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Drawing in the 'hood

Somehow, it clicked this summer and I started drawing stuff around where I live. I've lived in South Natick since 1992 and I've never yet made it a habit to sketch my environs. Why now? I can think of several reasons: I discovered that I needed to draw real things as a respite from imaginary cars, castles and pointy-headed people, bears and children's book ideas. I also found that the drawing helped discipline my looking into something useful that gave me a sense of calm and accomplishment. Life can be pretty crazy (now more than ever) and focused drawing is exactly what any sensible doctor would proscribe for an illustrator/artist/whatever-person.
Since I'm an early bird, one place I'd frequently end up is at a nearby park by the river. I'd grab a coffee at the Charles River coffee shop and with colored pencils poking out at odd angles from my pockets I'd stalk my prey. At this park there's a low dam across the river and an island just below. Beyond that there's an old stone bridge and the 20-odd miles of river to Boston. Ducks, geese and other animals love the place.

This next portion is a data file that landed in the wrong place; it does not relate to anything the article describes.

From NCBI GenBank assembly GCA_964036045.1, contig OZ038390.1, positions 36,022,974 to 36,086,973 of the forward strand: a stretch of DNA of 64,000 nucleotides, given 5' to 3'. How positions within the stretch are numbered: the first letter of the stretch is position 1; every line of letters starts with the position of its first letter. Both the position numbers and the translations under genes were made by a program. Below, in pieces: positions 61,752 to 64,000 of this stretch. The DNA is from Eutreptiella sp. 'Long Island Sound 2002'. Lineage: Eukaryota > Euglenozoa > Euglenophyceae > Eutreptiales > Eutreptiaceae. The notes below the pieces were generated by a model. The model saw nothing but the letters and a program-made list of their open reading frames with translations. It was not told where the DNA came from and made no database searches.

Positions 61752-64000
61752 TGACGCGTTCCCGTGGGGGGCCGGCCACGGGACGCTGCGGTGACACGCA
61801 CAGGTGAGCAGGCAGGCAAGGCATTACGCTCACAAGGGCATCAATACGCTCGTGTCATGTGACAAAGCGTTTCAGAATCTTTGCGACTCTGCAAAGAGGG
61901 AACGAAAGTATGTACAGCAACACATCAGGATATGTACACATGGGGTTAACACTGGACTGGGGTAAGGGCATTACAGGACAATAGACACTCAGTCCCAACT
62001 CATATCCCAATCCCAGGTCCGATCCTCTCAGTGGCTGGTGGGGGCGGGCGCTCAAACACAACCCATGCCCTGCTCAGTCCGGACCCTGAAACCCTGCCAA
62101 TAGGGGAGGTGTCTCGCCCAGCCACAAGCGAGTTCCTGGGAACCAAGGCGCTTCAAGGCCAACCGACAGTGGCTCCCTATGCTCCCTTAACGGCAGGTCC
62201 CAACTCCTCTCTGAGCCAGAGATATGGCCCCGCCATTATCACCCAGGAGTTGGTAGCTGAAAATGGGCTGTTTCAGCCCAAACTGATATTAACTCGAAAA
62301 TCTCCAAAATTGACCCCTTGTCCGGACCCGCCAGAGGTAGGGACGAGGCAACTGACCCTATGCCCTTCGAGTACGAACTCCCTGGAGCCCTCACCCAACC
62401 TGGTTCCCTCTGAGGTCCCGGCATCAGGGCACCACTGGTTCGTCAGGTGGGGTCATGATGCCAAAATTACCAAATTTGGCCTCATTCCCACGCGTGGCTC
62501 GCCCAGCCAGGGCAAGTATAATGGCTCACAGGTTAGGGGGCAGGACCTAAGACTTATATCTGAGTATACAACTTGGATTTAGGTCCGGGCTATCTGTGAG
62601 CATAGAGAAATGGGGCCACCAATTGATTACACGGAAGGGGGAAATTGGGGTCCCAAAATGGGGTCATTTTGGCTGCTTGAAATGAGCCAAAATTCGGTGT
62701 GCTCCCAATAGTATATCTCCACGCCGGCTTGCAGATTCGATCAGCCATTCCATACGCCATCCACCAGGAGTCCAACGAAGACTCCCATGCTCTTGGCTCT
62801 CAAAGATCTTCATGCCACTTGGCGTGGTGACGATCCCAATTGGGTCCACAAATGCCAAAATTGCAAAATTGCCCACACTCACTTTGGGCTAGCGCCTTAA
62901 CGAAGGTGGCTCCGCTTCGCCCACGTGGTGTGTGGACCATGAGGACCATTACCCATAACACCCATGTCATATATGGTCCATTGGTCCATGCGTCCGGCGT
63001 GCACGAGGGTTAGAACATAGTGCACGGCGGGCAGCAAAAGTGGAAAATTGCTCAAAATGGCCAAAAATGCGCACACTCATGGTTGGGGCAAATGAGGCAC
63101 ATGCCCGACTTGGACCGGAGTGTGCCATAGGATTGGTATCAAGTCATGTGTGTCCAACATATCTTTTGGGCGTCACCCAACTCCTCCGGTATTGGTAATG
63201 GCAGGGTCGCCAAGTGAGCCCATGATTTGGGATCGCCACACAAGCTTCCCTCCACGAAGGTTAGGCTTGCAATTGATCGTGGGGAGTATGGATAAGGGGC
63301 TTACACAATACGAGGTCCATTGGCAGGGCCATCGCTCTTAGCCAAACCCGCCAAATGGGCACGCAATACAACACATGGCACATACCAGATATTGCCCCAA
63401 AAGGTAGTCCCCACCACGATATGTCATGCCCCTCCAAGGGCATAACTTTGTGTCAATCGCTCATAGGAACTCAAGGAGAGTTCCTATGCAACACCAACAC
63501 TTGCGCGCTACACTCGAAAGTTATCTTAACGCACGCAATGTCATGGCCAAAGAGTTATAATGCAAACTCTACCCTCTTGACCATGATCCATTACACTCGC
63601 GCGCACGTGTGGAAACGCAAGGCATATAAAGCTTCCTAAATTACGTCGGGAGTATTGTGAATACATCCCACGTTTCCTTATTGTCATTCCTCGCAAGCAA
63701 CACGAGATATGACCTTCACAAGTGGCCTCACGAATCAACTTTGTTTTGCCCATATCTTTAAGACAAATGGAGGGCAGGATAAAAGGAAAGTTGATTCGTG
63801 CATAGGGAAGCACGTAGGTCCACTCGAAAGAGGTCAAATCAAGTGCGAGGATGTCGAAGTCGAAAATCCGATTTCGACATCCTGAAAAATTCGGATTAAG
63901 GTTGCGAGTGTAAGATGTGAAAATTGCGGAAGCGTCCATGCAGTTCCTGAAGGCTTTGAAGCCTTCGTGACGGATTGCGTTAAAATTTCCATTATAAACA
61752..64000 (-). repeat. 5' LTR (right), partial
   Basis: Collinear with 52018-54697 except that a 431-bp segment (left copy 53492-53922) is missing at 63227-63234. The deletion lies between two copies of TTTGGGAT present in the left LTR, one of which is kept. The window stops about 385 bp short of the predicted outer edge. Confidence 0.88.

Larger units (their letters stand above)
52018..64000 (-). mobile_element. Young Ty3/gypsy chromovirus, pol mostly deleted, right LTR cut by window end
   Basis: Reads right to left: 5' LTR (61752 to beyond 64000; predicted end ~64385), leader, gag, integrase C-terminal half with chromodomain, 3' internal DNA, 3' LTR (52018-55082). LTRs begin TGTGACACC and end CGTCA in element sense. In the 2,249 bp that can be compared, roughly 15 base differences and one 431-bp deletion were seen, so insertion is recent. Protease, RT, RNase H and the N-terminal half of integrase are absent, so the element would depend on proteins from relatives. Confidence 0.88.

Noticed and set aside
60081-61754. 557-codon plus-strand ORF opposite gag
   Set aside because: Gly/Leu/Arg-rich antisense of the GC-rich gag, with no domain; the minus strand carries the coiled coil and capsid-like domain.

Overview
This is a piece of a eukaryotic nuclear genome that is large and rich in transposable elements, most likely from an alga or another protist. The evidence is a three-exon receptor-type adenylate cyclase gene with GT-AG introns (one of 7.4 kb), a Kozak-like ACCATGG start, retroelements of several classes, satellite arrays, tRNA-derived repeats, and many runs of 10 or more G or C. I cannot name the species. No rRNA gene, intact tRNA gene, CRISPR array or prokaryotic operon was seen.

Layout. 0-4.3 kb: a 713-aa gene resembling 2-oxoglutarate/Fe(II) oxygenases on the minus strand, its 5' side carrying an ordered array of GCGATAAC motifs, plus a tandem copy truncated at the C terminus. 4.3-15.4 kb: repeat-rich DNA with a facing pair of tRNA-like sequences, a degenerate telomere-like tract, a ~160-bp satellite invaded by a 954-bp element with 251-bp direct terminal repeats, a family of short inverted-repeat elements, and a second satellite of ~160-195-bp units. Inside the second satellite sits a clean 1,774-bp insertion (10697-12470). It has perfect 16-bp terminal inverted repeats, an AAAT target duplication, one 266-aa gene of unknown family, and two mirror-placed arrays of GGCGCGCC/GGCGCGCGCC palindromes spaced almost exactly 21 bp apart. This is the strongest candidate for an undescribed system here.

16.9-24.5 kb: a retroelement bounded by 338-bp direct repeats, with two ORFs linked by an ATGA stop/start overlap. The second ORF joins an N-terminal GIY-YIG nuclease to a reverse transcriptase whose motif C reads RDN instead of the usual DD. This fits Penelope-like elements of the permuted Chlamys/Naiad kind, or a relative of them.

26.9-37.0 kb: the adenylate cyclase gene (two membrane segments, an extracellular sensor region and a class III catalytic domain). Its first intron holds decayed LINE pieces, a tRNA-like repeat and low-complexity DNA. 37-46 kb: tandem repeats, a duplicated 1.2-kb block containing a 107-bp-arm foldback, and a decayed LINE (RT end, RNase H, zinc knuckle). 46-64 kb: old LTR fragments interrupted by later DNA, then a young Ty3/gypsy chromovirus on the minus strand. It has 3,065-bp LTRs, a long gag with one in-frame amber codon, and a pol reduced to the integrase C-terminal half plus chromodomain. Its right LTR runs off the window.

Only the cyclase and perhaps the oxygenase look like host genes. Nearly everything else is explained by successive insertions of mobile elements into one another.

Another fact that help me stay interested in this project (wait, did I say this was a project??) was that I blogged about this obsession over at my other blog. If you go there, you'll see a few more drawings and also find gleanings from my inscrutable thought processes about Nature and Art that somehow didn't seem appropriate for Drawger. Maybe I'm mistaken though.
Geese endlessly preen as they stand on the top of the dam in June.

By July, the water is getting pretty low.

I found that colored pencils worked just great. I use hard and soft ones and I carry a pocket knife to sharpen them.

A partial view of the Pleasant Street bridge. It sustains a lot of rush hour traffic as the settlers in the tony suburbs head off the big city.

I followed this family of ducklings for several months. Not one was lost as far as I know.

More low water views. The mallards scramble up and down the exposed face of the dam and dabble in the algae and slime.

Tropical Storm Earl stops in town and filled the river up again (temporarily) It's flowing too fast for the ducks to forage at the top.

Pretty soon, all this will be a summer memory.